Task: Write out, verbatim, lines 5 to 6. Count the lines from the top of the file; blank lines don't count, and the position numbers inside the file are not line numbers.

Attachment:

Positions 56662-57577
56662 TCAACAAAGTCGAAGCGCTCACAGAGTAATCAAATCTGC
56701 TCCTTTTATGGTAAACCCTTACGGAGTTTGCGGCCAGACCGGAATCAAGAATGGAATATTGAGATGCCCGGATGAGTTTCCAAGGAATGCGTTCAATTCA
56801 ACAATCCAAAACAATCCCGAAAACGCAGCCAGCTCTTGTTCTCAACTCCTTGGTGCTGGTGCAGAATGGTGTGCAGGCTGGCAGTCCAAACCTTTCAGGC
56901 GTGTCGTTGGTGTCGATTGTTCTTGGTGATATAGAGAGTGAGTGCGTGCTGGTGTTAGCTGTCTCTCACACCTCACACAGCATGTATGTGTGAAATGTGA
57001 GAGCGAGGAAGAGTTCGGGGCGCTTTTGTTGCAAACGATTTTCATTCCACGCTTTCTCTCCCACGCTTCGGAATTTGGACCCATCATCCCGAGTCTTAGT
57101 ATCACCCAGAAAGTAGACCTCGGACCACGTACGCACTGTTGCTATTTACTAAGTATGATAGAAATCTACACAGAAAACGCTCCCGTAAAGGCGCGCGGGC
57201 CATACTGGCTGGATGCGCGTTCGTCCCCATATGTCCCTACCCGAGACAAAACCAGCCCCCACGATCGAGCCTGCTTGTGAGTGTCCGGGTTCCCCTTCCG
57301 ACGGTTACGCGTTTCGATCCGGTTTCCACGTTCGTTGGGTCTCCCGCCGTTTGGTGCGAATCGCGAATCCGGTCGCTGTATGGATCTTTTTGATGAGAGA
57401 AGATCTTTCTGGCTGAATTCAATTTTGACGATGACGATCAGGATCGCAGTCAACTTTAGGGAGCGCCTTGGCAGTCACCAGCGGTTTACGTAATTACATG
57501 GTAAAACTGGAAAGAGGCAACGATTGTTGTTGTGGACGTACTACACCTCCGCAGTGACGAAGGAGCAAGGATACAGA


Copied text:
56901 GTGTCGTTGGTGTCGATTGTTCTTGGTGATATAGAGAGTGAGTGCGTGCTGGTGTTAGCTGTCTCTCACACCTCACACAGCATGTATGTGTGAAATGTGA
57001 GAGCGAGGAAGAGTTCGGGGCGCTTTTGTTGCAAACGATTTTCATTCCACGCTTTCTCTCCCACGCTTCGGAATTTGGACCCATCATCCCGAGTCTTAGT